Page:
It was exactly 180 days ago that PayPal froze all money in our account during our MacGraPhoto bundle sale. It was a very negative experience and would’ve been much worse if my elaborate blog post about this didn’t make it first page of reddit with more than 200 comments, first post on Hacker News and a mention on Daring Fireball. All the negative publicity that PayPal had received pushed them to promptly unfreeze my account, even without me asking again (for the 10th time).

What would have happened if they money wasn’t unfrozen?

First, it was a substantial amount. Moreover, most of it was money we had to transfer to our partners, so we would have needed to open our savings. Also, it would have put additional financial pressure on me, since I had left my day job only several months earlier and our family income was (and in fact, mostly still) lower than our expenses.

It wouldn’t have allowed us to participate in application acquisition opportunities and, most probably, we wouldn’t have acquired Blast. It could also limit our ability to pay to freelancers for graphics and other services.

In additional the limitation on my PayPal account also prohibited to use it as a personal account. I use it for personal and other business transactions from time to time. After all, PayPal is still the easiest way to transfer money between different people around the world.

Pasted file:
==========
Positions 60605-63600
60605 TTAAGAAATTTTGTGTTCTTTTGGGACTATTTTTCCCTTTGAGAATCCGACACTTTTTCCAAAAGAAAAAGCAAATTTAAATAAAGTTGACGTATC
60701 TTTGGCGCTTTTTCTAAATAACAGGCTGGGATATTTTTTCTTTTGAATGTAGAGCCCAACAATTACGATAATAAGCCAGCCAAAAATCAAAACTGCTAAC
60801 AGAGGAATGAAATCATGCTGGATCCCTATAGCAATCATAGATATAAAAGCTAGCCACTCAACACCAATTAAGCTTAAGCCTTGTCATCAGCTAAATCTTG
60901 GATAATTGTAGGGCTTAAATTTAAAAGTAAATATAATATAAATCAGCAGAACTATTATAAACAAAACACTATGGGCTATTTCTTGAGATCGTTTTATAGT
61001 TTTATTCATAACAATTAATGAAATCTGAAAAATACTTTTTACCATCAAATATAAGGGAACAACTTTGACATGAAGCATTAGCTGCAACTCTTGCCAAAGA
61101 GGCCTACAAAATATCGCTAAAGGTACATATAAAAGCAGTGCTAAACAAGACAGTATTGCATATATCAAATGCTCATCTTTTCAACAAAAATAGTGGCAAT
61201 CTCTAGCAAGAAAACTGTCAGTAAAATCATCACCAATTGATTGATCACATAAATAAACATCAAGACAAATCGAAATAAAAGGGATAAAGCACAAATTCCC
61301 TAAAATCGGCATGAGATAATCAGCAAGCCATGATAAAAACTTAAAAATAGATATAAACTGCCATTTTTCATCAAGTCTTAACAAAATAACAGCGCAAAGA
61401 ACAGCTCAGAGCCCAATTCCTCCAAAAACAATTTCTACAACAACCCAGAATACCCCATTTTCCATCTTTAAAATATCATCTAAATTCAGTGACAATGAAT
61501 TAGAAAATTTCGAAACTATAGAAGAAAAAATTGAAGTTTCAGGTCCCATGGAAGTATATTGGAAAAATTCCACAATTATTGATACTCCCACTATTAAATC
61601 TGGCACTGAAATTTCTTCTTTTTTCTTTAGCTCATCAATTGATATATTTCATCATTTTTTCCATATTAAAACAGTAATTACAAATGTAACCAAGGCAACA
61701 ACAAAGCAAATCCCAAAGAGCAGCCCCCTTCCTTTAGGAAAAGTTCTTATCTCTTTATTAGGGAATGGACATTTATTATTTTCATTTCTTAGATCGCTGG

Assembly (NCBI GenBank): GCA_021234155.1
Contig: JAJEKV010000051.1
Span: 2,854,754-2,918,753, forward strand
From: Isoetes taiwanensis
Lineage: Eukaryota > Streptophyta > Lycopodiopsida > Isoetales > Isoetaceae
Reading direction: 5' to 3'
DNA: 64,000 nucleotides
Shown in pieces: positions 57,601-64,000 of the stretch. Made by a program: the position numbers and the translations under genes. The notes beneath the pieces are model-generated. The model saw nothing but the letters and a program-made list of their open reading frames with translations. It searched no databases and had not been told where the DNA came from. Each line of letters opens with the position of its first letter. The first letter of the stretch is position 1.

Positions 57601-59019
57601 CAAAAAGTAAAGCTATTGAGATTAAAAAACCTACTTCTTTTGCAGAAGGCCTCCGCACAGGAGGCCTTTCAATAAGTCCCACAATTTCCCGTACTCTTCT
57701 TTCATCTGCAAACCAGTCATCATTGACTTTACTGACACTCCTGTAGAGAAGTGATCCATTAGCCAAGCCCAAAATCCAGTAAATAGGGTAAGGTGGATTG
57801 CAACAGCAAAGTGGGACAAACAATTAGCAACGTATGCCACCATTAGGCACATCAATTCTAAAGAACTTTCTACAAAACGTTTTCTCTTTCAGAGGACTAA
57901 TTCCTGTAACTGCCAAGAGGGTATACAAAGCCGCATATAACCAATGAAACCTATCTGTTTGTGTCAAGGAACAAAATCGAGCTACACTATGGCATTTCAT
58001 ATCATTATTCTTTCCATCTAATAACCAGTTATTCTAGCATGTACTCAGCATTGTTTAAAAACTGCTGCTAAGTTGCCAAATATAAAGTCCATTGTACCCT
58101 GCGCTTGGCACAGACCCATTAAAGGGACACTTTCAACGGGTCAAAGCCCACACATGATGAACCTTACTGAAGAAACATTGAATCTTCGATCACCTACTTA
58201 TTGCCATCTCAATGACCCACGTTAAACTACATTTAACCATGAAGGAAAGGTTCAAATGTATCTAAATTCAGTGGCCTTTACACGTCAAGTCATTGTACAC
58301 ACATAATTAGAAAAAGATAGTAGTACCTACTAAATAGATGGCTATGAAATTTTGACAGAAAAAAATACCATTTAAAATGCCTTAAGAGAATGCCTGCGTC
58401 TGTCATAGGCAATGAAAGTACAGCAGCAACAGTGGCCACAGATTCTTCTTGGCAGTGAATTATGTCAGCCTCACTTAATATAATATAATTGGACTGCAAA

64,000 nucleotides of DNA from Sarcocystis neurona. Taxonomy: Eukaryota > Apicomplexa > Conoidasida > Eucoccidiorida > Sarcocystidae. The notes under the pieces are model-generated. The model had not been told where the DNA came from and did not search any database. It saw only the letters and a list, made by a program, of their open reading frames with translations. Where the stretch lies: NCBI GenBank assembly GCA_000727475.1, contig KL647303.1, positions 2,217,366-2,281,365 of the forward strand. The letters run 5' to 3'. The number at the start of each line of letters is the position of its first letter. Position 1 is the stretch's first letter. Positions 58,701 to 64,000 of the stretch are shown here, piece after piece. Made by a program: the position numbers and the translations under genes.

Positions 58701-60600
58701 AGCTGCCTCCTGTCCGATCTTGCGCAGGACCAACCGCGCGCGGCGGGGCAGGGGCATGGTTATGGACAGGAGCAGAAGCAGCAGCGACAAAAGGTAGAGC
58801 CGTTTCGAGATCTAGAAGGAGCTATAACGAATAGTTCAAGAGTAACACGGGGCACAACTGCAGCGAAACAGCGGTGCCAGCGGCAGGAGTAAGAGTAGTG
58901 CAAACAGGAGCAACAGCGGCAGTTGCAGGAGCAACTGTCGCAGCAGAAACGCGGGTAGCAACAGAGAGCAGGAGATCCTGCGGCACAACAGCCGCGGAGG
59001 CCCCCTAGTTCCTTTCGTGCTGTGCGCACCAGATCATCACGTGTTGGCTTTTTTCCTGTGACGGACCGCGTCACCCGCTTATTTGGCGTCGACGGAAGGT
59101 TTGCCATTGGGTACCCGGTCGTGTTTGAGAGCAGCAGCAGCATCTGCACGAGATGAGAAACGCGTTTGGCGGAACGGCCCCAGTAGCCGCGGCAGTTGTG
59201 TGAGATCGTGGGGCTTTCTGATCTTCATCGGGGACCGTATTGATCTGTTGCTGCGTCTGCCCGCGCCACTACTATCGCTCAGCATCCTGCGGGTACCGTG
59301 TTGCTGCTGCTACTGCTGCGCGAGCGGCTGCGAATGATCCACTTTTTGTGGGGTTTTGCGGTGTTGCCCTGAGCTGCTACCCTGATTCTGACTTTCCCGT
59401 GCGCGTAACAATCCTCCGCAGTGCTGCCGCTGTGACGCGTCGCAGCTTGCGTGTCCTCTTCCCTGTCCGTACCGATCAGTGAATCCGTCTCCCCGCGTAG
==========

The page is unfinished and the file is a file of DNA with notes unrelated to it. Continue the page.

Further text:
As a business, we still use PayPal when it’s not possible to do otherwise. We no longer use PayPal as a payment processor on our site but FastSpring, which we now use, does offer PayPal as one of the payment methods. We still transfer money through PayPal to third parties and we sometimes get paid through PayPal when we participate in other sales channels, like other bundles.

For MacGraPhoto 2 which we plan later this year, we’ll probably go with FastSpring which allows to split the money between participants upon purchase, which will solve several problems at once – we won’t have to keep other people’s money and it will simplify accounting by reducing our gross income.

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